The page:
Russia spent nearly 50 years developing its European energy market. It was destroyed by President Vladimir Putin in less than 50 weeks. It will be nearly impossible to find a replacement.
Russia has found other markets for its crude oil, mostly India. However, it will take many years to switch sales of refined products or natural gas. This will also come at a huge expense. This is if markets are possible at all as the world moves away from fossil fuels.
On February 24, Russian troops invaded Ukraine, frightening European energy customers. The market that used to absorb nearly 2.5 million barrels per day of crude oil, 1 million barrels worth of refined products, and 155 billion cubic metres of natural gas per year has almost disappeared.
Soon after Putin’s troops crossed into Russia, crude oil flows from Russia to Europe started to decline. When the European Union banned seaborne imports from Russian crude oil, on Dec. 5, they had already fallen to with only Bulgaria, who secured a temporary exemption. The same trend is being followed by refined products ahead of similar sanctions that came into effect on February 5.
Russia’s European market has been closed for natural gas from Russia. The huge network of gas pipelines and gas fields, which were built at a cost of hundreds upon billions of dollars, since 1968 when the first gas entered Austrian territory, was destroyed.
In 2017, it was estimated that $100 billion had been spent on the development of Russia’s Yamal Peninsula gas reserves. Most of these were connected to Europe via pipelines, including the ones running underneath the Baltic Sea, which connects Russia to Germany. This figure is expected to increase by at least two-thirds by 2025. Many of those investments now seem redundant.
Although Russia might be able to salvage some kind of energy relationship with Europe following the war, which it invariably will, it is unlikely that EU countries ever will allow themselves or need to be as dependent upon Russian gas as they were a year ago.
European consumers and governments are finally taking serious concerns about energy efficiency and demand restraint. Record prices for electricity and gas have prompted investment in renewables. These investments are the first serious efforts to alter the retail electricity pricing formula, taking into account the declining share of fossil fuels in power production.
Russia’s oil companies have been able to divert crude from traditional European buyers. This is due in large part to the need for Indian refiners to get cheap feedstock. However, Russia’s oil industry has suffered a significant loss from the diversion. To penetrate India’s market, huge discounts were required, some as high as $35 per barrel. This is equivalent to a 40% price reduction.
Russian barrels had accounted for around one-quarter of India’s crude imports by the end of the last year, replacing cargoes from the subcontinent’s traditional Middle Eastern suppliers, Saudi Arabia, Iraq and the United Arab Emirates.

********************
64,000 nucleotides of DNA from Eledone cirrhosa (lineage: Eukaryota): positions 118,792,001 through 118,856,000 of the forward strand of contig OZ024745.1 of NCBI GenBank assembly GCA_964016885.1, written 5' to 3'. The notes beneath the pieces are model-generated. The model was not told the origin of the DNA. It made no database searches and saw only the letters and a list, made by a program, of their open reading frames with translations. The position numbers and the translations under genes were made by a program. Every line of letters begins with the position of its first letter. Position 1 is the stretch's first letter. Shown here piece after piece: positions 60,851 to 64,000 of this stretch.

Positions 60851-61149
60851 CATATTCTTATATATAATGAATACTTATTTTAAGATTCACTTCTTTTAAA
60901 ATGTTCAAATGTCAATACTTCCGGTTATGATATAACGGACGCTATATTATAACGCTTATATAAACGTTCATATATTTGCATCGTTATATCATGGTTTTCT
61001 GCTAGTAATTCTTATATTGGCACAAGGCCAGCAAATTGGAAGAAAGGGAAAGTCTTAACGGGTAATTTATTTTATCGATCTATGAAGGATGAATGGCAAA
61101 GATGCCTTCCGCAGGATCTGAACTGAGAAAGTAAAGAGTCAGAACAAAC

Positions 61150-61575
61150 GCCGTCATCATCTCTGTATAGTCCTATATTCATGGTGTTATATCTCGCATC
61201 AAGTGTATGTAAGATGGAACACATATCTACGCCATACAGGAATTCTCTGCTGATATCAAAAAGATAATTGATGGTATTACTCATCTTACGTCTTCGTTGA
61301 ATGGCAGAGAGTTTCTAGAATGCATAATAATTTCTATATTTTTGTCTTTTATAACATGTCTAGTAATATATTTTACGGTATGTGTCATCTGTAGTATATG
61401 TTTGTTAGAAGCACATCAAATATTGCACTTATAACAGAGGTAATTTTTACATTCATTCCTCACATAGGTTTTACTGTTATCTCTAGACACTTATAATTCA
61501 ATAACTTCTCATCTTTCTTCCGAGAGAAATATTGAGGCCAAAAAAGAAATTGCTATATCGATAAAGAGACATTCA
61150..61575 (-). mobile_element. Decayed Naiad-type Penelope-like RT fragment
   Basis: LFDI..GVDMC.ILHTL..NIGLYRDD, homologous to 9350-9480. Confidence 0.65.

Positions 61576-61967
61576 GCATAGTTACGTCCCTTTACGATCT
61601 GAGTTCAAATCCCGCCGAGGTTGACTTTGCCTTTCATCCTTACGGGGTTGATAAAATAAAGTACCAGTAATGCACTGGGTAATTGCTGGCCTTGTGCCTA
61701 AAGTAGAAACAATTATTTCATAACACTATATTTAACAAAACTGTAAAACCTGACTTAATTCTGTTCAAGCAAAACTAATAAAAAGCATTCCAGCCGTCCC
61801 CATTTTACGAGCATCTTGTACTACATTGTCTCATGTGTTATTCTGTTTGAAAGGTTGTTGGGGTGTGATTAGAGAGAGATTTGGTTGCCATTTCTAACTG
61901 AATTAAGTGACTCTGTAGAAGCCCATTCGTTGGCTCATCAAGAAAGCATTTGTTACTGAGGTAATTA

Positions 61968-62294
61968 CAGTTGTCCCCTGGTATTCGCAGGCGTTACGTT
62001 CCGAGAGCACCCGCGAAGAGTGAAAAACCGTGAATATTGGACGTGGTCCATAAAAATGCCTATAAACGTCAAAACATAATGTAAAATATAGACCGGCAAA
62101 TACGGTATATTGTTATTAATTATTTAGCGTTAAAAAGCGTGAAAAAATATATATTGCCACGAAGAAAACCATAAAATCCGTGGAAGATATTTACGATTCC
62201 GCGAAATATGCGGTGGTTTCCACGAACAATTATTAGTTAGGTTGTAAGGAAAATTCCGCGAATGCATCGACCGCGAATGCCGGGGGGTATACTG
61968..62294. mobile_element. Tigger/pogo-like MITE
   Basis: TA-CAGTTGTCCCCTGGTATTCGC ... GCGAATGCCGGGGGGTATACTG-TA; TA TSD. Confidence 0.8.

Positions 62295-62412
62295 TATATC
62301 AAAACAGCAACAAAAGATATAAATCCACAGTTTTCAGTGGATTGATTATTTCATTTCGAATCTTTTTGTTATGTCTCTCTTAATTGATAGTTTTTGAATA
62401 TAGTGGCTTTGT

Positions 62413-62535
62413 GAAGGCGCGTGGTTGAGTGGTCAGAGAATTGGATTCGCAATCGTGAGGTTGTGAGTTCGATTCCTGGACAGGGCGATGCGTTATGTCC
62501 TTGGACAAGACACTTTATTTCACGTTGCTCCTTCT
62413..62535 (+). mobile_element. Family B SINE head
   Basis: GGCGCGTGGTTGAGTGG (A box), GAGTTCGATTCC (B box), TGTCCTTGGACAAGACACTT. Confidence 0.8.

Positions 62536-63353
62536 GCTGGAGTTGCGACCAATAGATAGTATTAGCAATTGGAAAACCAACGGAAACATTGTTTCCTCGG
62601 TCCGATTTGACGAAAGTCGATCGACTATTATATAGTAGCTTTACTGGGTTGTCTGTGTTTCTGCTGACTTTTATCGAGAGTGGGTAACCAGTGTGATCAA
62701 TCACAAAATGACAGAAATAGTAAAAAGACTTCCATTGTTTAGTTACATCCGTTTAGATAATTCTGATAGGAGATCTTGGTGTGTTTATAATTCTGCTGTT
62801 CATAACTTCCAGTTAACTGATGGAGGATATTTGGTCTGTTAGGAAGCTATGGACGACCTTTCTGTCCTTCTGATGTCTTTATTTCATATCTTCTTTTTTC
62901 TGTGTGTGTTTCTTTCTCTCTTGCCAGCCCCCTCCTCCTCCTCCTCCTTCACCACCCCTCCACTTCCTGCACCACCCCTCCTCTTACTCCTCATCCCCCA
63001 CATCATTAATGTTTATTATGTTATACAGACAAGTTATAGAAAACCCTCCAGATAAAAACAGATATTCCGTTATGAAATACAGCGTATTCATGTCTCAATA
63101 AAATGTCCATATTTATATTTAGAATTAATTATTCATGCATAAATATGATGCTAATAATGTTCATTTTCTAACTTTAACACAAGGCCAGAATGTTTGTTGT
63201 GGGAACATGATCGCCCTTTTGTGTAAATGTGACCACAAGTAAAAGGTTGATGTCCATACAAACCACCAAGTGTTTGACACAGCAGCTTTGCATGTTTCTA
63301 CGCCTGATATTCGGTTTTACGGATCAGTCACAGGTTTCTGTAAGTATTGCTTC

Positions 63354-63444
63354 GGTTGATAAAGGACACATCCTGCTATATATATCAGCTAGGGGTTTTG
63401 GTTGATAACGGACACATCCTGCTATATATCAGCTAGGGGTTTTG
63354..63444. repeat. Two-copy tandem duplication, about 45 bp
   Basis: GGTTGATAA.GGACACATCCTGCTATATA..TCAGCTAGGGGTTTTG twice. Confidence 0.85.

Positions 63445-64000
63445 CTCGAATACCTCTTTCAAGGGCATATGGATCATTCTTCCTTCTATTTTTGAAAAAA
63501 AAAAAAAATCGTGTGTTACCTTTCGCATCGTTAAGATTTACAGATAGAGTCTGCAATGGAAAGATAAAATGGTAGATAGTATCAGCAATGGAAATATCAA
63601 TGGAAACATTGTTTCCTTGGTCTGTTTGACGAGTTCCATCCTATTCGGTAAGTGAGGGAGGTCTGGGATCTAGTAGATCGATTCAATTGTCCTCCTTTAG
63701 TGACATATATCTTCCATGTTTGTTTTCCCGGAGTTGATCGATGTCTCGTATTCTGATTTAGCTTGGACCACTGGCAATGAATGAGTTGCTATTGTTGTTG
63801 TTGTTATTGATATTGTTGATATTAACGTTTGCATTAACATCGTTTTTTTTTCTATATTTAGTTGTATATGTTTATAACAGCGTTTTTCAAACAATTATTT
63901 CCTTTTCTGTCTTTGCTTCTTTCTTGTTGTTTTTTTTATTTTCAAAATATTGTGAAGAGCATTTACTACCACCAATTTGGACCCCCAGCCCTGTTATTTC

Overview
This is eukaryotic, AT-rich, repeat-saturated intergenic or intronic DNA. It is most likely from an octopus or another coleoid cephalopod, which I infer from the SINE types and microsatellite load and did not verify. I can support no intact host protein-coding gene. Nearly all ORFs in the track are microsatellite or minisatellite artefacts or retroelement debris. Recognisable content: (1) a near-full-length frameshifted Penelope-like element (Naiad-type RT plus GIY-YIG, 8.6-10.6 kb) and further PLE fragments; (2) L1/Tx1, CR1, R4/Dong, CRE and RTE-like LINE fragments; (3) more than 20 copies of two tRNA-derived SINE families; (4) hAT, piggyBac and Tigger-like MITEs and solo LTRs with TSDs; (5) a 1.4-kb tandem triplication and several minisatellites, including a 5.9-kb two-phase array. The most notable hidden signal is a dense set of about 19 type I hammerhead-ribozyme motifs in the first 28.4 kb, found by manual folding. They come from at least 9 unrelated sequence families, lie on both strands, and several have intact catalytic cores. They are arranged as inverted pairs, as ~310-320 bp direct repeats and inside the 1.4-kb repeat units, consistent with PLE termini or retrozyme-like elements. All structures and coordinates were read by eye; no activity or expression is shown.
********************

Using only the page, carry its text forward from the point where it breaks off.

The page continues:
It is one thing to divert crude oil flows to a market that is hungry and has a large refining sector capable if processing the high-sulfur crude from Russia. But, it is quite another to divert refined products into this market. There will be countries that will buy cheap Russian diesel and export their locally-produced fuel to Europe. However, they will need to pay large discounts to make the trade viable — another cost for the Kremlin or its oil companies.
Oil, either crude oil or refined products, offers a huge advantage over natural gas in that it can be transported easily and inexpensively by sea.
Russia has been looking westward for gas buyers for the majority of the last 55 years. Huge, thousands-kilometre-long pipelines linked gas fields in Siberia, and then on the Yamal Peninsula to European buyers.
Russia has been looking east in recent years for new markets for gas. The Power of Siberia pipeline now transports gas to China. This gas is sourced from new deposits located more than 1,300 miles to the east and 600 miles south respectively of the Yamal fields, which used to supply Europe but are now underutilized. Gazprom PJSC, Russia’s state-owned giant of gas, estimated that Power of Siberia and the associated gas fields cost $55 billion. An independent assessment found a figure nearly twice as high — an investment that, it claims, will not yield a return.
Beijing can only buy so much Russian gas. Although its energy needs are enormous, Russia will not be able to buy as much Russian gas as it used to. Russia will have to search for European markets to replace the European ones that it has lost.
It would love to supply India, a rapidly expanding nation with a large and growing energy demand. Pipelining natural gas to India is more challenging than getting it to China. It would have to pass through Pakistan and Afghanistan or cross the highest mountains on the planet. Each route would have to cross multiple countries, which makes construction and operation more expensive than a link between two countries with shared borders.
Russia’s loss of its European energy market has been caused by Putin’s war on Ukraine. It will be difficult to replace. No matter what rapprochement Moscow or Europe might reach, the Russians will continue to pay the price of war for many generations.
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